Domestic Violence Survivors: Could Freelancing Provide Financial Security?

Robin Bull
5 min readDec 10, 2021

Some people grasp onto the false notion that getting out of a marriage that involves domestic violence and obtaining that coveted piece of paper that reads “protection order” magically makes all of a survivor’s problems go away. Surely, the perpetrator just stops everything, right? They get the message and just go away. The survivor can go on into the sunshine and rainbows, right?

No. In fact, once someone leaves (it doesn’t matter if it is the perpetrator or the survivor…or victim if they end up dead) or a protection order is established by the court, the sad truth is the perpetrator often feels a distinct loss of control and they escalate.

My Story: A Ten-Year Previous Marriage of Abuse

I speak from experience. I am a survivor of domestic violence. I had a protective order against the ex-husband. We were married for ten years and had two children (now adults) together. Eventually, the language in the protection order was amended and added to the divorce decree to essentially create a life-long order of protection.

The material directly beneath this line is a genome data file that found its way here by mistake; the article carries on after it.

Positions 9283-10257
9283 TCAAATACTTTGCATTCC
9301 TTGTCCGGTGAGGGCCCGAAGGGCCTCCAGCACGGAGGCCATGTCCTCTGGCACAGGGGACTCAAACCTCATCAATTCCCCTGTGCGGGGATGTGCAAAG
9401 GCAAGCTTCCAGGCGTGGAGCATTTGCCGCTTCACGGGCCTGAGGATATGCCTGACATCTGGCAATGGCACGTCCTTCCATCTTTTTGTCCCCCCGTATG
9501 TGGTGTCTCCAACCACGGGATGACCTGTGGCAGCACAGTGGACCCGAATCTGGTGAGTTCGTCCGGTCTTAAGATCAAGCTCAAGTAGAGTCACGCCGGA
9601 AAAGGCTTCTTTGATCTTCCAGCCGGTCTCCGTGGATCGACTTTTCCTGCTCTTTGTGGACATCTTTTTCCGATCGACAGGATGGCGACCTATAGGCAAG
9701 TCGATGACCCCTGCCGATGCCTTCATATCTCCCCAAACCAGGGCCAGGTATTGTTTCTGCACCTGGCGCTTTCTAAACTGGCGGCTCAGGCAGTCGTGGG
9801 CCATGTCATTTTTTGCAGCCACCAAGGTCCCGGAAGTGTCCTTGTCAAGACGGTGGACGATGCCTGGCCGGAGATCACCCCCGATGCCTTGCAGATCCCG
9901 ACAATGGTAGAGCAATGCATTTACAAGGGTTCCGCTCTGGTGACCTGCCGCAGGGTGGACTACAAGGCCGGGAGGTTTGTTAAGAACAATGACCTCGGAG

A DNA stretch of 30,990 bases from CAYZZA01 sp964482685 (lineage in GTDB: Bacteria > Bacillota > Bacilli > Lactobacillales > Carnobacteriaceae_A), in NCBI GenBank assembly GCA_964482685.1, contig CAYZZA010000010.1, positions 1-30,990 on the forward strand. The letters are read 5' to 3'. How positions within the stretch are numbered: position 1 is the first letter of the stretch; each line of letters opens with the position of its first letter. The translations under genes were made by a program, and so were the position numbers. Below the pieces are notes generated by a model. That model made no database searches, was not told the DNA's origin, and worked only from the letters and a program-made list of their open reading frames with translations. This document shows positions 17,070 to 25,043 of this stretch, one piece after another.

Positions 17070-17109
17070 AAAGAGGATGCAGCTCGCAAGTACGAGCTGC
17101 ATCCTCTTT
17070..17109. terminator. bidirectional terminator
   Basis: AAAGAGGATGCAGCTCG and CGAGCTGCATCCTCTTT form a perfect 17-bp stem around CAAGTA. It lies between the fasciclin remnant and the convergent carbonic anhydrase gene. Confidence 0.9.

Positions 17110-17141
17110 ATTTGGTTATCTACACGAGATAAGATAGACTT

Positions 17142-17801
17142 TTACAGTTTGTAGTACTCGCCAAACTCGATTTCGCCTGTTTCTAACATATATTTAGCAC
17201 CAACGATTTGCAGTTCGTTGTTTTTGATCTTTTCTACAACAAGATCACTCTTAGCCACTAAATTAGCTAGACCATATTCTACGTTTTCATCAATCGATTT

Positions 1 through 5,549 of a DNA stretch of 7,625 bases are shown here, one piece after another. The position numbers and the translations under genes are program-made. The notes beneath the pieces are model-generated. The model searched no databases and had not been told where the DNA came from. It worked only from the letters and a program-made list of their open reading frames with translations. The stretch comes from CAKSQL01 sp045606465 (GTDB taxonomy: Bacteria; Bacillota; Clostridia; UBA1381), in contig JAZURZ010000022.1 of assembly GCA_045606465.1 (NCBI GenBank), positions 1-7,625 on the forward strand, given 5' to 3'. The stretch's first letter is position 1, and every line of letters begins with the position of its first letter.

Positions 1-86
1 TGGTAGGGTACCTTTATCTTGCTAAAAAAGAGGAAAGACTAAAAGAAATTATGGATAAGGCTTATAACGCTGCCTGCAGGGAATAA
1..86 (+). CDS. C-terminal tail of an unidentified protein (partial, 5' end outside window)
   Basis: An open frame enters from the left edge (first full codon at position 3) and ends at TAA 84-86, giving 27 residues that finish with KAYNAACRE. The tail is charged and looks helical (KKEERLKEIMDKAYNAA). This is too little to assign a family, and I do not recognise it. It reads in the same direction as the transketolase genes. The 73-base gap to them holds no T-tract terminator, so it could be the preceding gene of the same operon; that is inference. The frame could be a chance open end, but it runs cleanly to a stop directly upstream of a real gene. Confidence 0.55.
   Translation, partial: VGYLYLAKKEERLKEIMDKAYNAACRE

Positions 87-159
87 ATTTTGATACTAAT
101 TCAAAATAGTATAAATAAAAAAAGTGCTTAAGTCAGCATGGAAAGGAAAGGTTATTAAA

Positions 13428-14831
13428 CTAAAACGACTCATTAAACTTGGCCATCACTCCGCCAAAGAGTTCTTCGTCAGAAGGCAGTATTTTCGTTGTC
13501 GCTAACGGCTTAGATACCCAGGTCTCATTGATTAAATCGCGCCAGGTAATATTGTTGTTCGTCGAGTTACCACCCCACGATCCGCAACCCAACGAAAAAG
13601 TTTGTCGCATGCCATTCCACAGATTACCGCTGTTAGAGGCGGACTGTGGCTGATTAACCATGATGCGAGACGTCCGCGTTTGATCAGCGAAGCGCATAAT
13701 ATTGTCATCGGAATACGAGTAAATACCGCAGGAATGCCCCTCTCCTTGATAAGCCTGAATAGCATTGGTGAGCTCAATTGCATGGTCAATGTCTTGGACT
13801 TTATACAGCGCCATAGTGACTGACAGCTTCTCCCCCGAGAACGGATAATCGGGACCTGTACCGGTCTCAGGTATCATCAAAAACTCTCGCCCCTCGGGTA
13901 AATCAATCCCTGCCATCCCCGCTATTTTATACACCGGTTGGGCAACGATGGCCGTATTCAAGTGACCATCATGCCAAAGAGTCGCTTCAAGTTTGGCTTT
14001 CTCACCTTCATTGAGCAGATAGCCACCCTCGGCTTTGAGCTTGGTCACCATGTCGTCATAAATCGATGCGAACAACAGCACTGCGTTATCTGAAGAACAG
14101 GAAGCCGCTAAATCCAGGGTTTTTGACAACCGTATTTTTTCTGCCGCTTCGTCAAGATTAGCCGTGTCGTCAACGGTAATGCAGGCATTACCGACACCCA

However, protection orders, as we’ve all read in newspapers, heard about on true crime podcasts, and watched on the news are little more than a paper trail. Not only are they rarely taken seriously by responding officers (my experience in small-town America), in more than 30 states, it is perfectly legal for survivors and victims of domestic violence to be fired because they are or were involved in that situation…especially if the perpetrator starts bugging them at work.

I Almost Lost My Job as a College Professor After I Obtained a VPO

And that is another experience I underwent. Within three months of obtaining a protection order, I started a job as a college instructor. I taught paralegal studies. I also directed the program. Despite turning over a court-certified copy of the signed order (which included domestic violence, stalking, and harassment), it didn’t take long before I was called in by the Director of Education (my direct supervisor…by the way, he was a lawyer) and the entire Legal Department to, what felt like, defend myself for alleged outside of work activities that weren’t even occurring. Again, despite handing over court-certified copies to my supervisor and the Legal Department of the protection order (which includes stalking and harassment).